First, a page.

OVERVIEW: The Gordon and Betty Moore Foundation currently ranks is one of the largest and most active grantmakers in non-biomedical science philanthropy, funding basic research across the life and physical sciences. The foundation focuses on plant science, marine microbiology, and data-driven discovery and other subprograms in quantum systems, earthquakes, and the Thirty Meter Telescope.
IP TAKE: Moore doesn’t accept unsolicited proposals, but for grantseekers doing groundbreaking work in one or more of the foundation's program areas, Moore could be a significant backer.
PROFILE: Established in 2000 and based in San Francisco, the Gordon and Betty Moore Foundation seeks to “Creat[e] positive outcomes for future generations,” which it pursues by supporting four key areas: “path-breaking scientific discovery, environmental conservation, patient care improvements, and preservation of the special character of the Bay Area.”
Moore provides significant funding to California universities such as Caltech and campuses within the University of California, but support has also gone to other universities like Johns Hopkins.
Moore targets its grantmaking: its staff has an agenda, picks their favorites, and funds them with major support. Indeed, the foundation only awards between 30 and 50 science grants annually. Grants typically range from $20,000 to $2.5 million, with most falling in the $100,000 to $500,000 range. A limited number of grants have exceeded $2.5 million, and grants typically don’t drop below six figures.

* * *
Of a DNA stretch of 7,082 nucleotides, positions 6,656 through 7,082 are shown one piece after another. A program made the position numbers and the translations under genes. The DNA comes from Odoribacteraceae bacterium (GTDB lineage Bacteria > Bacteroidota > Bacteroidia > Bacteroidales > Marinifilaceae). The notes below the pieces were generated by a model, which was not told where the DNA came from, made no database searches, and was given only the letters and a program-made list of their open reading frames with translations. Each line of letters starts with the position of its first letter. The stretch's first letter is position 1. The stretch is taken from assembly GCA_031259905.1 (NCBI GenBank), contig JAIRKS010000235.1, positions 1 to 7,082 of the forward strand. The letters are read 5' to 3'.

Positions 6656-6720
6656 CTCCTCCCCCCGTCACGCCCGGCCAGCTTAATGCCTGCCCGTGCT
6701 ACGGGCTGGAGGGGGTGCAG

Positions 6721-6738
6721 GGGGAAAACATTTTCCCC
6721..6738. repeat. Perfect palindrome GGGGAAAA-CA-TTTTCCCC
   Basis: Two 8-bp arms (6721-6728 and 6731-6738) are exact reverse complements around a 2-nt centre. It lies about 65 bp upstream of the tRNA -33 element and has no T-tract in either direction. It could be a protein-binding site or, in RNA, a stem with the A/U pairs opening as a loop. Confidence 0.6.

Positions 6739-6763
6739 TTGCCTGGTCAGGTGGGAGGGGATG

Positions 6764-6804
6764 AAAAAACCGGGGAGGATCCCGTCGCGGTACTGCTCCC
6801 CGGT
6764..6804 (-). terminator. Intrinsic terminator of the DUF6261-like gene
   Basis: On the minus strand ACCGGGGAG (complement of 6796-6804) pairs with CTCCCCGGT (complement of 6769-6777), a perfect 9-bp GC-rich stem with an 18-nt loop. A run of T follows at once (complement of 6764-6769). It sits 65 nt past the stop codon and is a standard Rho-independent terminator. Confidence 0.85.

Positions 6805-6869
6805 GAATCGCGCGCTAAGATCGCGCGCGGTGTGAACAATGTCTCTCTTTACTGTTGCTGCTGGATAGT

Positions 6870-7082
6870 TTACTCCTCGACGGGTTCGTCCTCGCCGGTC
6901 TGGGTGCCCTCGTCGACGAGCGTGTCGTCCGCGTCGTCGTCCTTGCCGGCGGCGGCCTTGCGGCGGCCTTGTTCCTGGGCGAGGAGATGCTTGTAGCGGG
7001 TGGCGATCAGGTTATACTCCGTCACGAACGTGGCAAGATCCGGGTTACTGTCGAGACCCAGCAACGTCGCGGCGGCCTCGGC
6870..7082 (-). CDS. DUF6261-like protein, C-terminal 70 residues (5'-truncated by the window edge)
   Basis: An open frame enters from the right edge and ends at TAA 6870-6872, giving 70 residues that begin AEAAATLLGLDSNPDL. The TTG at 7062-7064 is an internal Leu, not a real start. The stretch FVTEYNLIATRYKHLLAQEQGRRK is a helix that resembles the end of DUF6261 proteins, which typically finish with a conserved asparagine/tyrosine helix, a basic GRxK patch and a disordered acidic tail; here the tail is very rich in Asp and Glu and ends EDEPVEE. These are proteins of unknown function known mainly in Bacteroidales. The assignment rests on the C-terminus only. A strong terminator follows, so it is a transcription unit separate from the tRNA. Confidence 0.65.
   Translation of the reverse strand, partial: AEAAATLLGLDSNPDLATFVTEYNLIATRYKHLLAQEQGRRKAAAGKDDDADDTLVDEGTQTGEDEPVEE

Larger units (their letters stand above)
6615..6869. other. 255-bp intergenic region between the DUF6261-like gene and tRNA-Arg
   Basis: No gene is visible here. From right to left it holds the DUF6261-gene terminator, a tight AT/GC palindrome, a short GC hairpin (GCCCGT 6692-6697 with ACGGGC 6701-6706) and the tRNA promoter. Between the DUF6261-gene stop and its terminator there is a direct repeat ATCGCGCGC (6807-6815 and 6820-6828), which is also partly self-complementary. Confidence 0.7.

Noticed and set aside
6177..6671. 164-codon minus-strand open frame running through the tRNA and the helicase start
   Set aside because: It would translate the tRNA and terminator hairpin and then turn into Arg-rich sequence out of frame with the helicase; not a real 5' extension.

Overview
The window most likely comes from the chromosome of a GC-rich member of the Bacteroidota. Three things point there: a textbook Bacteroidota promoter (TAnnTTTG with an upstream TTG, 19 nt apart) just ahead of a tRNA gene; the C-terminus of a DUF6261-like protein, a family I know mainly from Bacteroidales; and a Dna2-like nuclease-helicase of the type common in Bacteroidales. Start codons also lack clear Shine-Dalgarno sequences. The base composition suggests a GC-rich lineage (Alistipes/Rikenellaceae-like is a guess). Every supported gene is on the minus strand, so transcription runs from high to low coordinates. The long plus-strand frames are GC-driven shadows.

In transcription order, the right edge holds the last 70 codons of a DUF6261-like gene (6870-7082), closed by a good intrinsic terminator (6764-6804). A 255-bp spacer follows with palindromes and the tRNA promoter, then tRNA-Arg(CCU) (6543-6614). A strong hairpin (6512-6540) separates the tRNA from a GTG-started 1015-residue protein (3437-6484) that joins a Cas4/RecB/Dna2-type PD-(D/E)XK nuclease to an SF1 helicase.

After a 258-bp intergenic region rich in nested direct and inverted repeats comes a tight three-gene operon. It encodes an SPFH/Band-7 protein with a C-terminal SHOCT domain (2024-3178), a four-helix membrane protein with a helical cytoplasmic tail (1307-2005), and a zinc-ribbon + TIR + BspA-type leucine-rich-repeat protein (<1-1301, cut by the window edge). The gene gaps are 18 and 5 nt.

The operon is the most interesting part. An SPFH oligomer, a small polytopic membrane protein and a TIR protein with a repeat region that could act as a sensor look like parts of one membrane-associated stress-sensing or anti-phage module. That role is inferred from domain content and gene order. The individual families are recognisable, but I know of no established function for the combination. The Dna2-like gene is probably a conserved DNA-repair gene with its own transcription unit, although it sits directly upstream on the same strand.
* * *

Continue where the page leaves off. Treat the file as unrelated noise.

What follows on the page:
The first program for grantseekers to look at for science research is its Science Program, which “invests in the development of new technologies, supports the world’s top research scientists and brings together new—often groundbreaking—scientific partnerships.”
Though its science research awards are less frequent in this area, the foundation also supports science research through its Environmental Conservation program, which “balances long-term conservation with sustainable use” and is especially focused on marine ecosystem management. This program is international and multidisciplinary in scope, with a subprograms dedicated to the Andes, the study of economics, agriculture, and wild salmon ecosystems. Funded research focuses on topics like research into the relationship between environmental risk and global “agricultural commodity chains” as well as several studies related to land use and conservation in the Brazilian Amazon.
A more in-depth look into funded projects and more is available at the foundation’s grantmaking page.
Unfortunately for grantseekers, the Moore Foundation does not accept unsolicited proposals - a decision detailed in a document explaining its “founders’ intent.” Instead, its staff researches a large number of organizations annually and reaches out to those in which the foundation has interest.
However, science grants from Moore are truly long-term collaborations. The development of each grant involves a number of consultations to design the project goals and establish strategies to get there. When a grant is awarded, program officers then meet periodically with grant recipients to monitor progress and adapt backup strategies to modify the original plans if necessary.